Retired Clackamas sheriff reflects on decades of service
As this turbulent year draws to a close, so does my four-decade career in law enforcement, including 16 years as your Clackamas County Sheriff.
As I leave office, handing the reins to incoming Sheriff Angie Brandenburg — your 33rd sheriff since William Livingston Holmes first took up the post in 1845 — I want to take a moment to thank the community I've served. We've accomplished so much together.
I was born and raised in Clackamas County, graduating from a wonderful small rural high school, Molalla High. My parents' education careers taught me the value of teamwork, being a good listener and constantly striving to improve through ongoing training. After a ride-along with a Sheriff's Office deputy — encouraged by my Boy Scout leader, who happened to be a Portland Police detective — I joined the Clackamas County Sheriff's Office as a reserve deputy in 1979. After I earned my college degree, I signed on as a patrol deputy here in 1983.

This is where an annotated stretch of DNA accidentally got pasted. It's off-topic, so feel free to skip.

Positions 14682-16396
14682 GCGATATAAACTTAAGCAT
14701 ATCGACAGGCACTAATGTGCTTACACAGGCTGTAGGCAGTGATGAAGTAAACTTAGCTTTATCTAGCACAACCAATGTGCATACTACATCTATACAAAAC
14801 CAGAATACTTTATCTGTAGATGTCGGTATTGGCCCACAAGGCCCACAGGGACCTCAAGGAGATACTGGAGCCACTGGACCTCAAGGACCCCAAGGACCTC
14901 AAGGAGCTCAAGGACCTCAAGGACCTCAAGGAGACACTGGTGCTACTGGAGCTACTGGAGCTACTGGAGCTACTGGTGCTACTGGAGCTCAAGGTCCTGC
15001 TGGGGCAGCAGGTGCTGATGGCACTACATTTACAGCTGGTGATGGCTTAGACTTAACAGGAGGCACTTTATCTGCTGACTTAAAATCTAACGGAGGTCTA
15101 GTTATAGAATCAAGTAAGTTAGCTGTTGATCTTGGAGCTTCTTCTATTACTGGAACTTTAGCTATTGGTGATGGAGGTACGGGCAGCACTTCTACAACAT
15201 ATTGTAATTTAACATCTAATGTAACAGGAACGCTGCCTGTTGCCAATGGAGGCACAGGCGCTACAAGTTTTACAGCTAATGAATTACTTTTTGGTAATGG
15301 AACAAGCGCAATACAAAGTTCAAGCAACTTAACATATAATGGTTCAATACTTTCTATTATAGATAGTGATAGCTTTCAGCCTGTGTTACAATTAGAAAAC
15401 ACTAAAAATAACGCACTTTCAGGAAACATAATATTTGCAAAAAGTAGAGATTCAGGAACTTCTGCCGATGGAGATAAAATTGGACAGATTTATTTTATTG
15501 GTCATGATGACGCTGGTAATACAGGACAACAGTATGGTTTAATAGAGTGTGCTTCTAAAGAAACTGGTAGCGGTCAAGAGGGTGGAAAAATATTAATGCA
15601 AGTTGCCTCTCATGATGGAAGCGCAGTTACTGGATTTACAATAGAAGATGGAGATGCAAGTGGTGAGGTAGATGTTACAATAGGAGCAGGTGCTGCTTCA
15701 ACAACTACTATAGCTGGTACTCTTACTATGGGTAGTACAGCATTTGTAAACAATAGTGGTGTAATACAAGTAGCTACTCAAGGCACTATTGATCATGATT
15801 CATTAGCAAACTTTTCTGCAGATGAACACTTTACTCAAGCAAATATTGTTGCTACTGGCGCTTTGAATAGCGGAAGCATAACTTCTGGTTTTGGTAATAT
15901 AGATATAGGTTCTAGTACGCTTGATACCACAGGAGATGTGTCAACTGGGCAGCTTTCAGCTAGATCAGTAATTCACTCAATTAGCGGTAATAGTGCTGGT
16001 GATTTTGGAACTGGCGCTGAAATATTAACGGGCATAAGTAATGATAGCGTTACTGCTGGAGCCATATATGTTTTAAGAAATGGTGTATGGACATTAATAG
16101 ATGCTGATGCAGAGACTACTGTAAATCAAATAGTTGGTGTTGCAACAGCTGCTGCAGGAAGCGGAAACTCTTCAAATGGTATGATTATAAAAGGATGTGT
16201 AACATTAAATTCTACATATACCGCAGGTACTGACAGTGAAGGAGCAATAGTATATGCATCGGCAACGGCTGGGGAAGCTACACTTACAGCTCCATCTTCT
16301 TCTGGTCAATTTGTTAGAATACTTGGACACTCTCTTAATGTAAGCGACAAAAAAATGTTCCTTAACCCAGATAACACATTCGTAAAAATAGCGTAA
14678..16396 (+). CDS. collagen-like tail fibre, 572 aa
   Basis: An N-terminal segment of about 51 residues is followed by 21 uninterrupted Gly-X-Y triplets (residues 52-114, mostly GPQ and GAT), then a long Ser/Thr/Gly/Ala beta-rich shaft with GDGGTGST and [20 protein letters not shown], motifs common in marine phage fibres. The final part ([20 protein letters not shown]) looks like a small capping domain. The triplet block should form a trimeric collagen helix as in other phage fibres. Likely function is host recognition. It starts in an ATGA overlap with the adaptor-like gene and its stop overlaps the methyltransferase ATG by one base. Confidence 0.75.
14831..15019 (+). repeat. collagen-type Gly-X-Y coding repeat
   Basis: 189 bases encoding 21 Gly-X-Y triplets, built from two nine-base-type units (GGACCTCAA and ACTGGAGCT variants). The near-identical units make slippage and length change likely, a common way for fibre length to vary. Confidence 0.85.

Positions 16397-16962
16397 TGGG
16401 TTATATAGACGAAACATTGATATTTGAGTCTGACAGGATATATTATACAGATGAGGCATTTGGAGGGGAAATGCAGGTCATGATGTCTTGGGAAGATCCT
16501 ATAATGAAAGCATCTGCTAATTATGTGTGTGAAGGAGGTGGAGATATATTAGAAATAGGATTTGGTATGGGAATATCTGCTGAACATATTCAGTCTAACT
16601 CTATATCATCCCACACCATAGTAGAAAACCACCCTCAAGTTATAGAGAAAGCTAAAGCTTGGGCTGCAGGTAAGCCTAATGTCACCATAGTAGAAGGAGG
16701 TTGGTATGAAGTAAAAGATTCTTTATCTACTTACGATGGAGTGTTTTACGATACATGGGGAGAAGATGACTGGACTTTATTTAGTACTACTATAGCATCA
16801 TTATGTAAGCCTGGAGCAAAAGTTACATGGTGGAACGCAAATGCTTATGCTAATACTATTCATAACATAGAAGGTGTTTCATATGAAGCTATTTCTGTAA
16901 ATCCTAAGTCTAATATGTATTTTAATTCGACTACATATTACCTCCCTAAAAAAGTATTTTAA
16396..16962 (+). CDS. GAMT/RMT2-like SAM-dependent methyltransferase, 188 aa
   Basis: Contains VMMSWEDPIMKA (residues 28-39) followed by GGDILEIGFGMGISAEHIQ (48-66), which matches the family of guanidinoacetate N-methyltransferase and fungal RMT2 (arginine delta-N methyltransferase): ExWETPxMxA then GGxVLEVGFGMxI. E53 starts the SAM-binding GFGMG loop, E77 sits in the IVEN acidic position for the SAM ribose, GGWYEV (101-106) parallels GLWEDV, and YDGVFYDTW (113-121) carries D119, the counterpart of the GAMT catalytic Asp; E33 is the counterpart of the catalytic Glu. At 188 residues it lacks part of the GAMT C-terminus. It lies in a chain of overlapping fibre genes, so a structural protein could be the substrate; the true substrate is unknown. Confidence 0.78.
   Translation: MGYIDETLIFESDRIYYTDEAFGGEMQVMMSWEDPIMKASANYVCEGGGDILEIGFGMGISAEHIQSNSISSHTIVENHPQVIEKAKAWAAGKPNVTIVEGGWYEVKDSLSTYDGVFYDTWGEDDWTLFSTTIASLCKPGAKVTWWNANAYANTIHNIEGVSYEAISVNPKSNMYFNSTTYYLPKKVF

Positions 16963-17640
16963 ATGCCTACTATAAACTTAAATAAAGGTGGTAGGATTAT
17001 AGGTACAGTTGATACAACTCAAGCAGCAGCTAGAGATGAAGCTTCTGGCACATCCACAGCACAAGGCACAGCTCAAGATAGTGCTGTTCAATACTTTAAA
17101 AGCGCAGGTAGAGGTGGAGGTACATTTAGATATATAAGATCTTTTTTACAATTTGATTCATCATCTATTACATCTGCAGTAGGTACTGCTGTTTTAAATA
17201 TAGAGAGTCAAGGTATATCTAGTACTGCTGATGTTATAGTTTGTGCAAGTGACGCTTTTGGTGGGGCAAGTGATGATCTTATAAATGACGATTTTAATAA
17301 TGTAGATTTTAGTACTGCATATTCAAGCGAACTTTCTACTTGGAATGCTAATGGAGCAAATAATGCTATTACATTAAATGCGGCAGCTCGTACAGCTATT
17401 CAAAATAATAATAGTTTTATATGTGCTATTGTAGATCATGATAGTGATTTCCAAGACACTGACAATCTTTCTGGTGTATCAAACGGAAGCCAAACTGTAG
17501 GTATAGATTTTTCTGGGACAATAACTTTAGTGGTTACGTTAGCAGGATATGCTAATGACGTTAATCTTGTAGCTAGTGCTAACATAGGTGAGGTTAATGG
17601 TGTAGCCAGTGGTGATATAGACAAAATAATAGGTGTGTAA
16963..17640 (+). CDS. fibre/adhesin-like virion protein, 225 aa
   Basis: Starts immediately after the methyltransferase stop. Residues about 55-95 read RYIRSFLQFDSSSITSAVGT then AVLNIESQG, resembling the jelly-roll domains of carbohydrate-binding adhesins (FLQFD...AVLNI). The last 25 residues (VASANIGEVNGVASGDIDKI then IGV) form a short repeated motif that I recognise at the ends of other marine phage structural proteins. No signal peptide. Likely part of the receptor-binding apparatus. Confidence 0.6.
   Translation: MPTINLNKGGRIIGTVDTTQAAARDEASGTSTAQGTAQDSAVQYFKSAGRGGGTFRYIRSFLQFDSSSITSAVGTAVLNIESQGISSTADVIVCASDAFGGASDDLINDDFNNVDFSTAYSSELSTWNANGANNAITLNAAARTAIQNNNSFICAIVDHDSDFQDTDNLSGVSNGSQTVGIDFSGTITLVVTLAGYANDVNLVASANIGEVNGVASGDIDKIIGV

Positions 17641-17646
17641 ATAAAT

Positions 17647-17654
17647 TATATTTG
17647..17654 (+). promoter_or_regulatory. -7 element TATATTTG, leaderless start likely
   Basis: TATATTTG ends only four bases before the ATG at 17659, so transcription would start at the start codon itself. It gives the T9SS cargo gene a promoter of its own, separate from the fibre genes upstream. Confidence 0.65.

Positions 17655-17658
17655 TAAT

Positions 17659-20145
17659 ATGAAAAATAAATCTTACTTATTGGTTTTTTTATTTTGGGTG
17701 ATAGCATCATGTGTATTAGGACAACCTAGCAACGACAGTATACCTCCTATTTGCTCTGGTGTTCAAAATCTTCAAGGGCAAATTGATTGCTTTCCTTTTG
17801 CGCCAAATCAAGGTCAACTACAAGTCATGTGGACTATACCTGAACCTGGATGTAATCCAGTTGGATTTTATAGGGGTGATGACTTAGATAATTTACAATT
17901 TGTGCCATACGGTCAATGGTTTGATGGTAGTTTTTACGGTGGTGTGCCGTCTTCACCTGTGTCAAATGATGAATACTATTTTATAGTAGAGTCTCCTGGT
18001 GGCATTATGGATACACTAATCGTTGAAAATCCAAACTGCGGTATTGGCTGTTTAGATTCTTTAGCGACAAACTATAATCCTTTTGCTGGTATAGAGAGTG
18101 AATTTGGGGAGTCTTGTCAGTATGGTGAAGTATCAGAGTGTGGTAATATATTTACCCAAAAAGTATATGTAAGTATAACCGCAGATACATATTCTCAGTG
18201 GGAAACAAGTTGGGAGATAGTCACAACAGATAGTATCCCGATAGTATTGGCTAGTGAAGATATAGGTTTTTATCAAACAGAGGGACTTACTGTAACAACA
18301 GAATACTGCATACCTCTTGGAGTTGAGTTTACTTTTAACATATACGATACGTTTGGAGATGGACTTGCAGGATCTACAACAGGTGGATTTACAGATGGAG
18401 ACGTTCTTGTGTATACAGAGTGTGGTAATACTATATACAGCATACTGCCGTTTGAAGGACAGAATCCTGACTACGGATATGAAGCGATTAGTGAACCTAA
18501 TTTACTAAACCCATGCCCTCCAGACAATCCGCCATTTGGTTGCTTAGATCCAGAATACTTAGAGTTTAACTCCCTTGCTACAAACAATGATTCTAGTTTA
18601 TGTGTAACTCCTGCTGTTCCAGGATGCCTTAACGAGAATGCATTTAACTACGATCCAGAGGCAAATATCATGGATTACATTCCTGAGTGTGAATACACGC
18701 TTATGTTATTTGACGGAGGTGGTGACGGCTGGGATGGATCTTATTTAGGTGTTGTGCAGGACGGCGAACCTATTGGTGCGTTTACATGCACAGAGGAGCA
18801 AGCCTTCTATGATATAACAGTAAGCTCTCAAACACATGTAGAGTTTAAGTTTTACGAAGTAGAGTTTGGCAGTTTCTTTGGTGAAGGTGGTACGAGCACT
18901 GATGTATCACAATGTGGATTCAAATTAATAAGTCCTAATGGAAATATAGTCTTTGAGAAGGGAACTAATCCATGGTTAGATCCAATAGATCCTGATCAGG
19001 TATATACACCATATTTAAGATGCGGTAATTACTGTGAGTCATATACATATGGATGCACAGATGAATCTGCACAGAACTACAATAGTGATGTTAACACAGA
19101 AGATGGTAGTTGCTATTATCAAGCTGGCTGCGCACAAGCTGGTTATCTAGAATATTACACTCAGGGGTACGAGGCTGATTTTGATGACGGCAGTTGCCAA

I've never served at another agency and I've never looked back. My career has been exciting, challenging, fulfilling, and yes, occasionally heartbreaking. I've enjoyed incredible opportunities to work in patrol, on SWAT and as a detective — undercover as a drug investigator and also face-to-face with the worst of humanity as I investigated homicides, child abuse and family violence. These troubling cases, combined with my time working with the CARES NW child-abuse assessment center, made a huge impression on me that would inform my later work as Sheriff.
So much has changed over those four decades. Even as late as January 2005, when I was first sworn in as Sheriff, our office was scattered across the county in a series of small buildings. Our office was approaching its 160th birthday then and we found ourselves presented with an incredible opportunity to improve as we embarked on a new century.
There were opportunities to consolidate the office, to create new trainings and to form special units to improve our service delivery — improving the efficiency of our operation and bringing us all closer together in our shared mission to help others.